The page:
WARRIOR-trial - is routine radiography following the 2-week initial follow-up in trauma patients with wrist and ankle fractures necessary: study protocol for a randomized controlled trial

N.L. Weil, M.F. Termaat, S.M. Rubinstein, M. El Moumni, W.P. Zuidema, R.J. Derksen, P. Krijnen, L. van Bodegom-Vos, K.W. Wendt, C. van Kuijk, F.R. Rosendaal, R.S. Breederveld, J.C. Goslings, I.B. Schipper, M.W. van Tulder

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BACKGROUND: Extremity fractures such as wrist and ankle fractures are a common and costly healthcare problem. The management of these fractures depends on fracture type and loss of congruity of the joint, resulting in cast immobilization or operative treatment. Loss of congruity or displacement leading to uneven joint loading, osteoarthritis and an increased probability of a poor functional outcome should be identified within the first 2 weeks post-trauma, based upon radiographs to determine optimal treatment. After this period, routine radiographs are scheduled for monitoring the bone-healing process. Current protocols describe imaging at 1, 2, 6 and 12 weeks post-trauma. However, it is questionable whether routine radiography following the initial follow-up ( 2-weeks post-trauma) is cost effective. The aim of this study is to determine whether a modification of the radiographic follow-up protocol can be conducted with no worse outcome and less cost than the current standard of care for patients with a wrist or ankle fracture.

METHODS/DESIGN: In a multicenter randomized controlled trial, 697 patients aged 18 years or older will be included: 385 wrist fracture- and 312 ankle fracture patients. Patients will be randomized into two groups: Group 1 receives usual care, consisting of radiographs 1, 2, 6 and 12 weeks post-trauma; Group 2 receives radiographs beyond the initial follow-up only when clinically indicated. The primary outcome is the overall extremity-specific function. For wrist fractures, this includes the Disabilities of the Arm, Shoulder and Hand Score; for the ankle fractures, this includes the Olerud and Molander ankle score. Secondary outcomes include: healthcare cost, the specific function measured with the Patient Rated Wrist and Hand Evaluation for wrist fractures and American Academy of Orthopaedic Surgeons foot and ankle questionnaire for ankle fractures, pain-intensity, health-related quality of life, self-perceived recovery, and complications. Both groups will be monitored at 1, 2, and 6 weeks and 3, 6, and 12 months.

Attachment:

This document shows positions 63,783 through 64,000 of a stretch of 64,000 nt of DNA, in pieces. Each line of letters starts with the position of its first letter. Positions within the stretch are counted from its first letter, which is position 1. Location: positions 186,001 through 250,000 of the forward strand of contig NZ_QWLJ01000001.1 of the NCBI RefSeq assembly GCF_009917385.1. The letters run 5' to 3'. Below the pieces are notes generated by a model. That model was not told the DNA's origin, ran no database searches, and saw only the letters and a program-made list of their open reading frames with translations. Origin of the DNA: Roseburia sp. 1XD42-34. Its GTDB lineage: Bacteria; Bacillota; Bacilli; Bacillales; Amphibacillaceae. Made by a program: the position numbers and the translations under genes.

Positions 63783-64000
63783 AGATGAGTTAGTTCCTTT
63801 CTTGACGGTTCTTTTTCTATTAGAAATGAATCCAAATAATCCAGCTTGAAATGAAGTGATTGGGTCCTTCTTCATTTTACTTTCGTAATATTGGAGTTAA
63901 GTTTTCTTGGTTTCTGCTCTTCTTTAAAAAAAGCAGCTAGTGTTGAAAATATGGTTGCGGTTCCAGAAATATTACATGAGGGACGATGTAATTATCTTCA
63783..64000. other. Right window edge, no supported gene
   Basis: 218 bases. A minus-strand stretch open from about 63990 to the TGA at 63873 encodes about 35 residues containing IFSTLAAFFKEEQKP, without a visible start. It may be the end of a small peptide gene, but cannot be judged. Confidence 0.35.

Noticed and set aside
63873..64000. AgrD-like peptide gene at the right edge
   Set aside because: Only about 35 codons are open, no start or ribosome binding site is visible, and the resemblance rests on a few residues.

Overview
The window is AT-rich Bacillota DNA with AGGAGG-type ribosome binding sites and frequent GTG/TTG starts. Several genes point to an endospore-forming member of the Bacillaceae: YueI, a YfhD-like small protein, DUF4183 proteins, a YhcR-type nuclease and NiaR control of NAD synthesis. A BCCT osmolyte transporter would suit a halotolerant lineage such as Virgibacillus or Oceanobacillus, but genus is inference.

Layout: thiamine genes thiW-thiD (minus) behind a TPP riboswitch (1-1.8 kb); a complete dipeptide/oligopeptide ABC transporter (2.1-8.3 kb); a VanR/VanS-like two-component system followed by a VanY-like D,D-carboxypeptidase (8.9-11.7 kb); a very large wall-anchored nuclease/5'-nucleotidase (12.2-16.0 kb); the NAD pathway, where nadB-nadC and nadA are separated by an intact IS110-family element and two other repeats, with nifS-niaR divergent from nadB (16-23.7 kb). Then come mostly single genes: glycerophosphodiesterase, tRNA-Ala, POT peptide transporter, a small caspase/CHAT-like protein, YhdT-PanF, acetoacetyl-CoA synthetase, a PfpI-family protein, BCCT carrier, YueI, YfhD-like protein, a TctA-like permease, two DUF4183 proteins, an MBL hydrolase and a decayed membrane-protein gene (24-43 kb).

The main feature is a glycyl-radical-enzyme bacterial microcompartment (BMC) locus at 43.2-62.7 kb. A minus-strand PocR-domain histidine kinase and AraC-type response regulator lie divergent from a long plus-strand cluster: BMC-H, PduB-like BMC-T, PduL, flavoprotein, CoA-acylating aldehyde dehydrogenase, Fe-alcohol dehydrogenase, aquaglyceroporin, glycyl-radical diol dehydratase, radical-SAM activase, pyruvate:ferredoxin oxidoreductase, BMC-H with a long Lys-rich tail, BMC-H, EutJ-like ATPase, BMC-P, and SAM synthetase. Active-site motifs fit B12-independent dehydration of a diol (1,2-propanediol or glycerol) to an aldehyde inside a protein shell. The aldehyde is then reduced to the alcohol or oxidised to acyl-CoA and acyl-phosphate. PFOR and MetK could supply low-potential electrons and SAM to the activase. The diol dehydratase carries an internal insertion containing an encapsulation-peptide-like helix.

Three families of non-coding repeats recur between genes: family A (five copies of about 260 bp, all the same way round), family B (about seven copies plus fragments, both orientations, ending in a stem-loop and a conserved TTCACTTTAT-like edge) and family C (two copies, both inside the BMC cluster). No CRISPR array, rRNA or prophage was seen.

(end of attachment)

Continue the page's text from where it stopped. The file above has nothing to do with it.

DISCUSSION: This study will provide data on (cost) effectiveness of routine radiography in the follow-up of wrist and ankle fractures, and could pave the way for a change in (inter)national protocols.

TRIAL REGISTRATION: Netherlands Trial Register NTR4610 , registration date 22 June 2014.

Original languageEnglish
Article number66
Pages (from-to)66
Issue number1
Publication statusPublished - 2015


  • Ankle Fractures/diagnostic imaging
  • Arthrography/economics
  • Clinical Protocols
  • Cost-Benefit Analysis
  • Disability Evaluation
  • Fracture Healing
  • Health Care Costs
  • Humans
  • Netherlands
  • Pain Measurement
  • Predictive Value of Tests
  • Quality of Life
  • Recovery of Function
  • Research Design
  • Surveys and Questionnaires
  • Time Factors
  • Treatment Outcome
  • Wrist Injuries/diagnostic imaging

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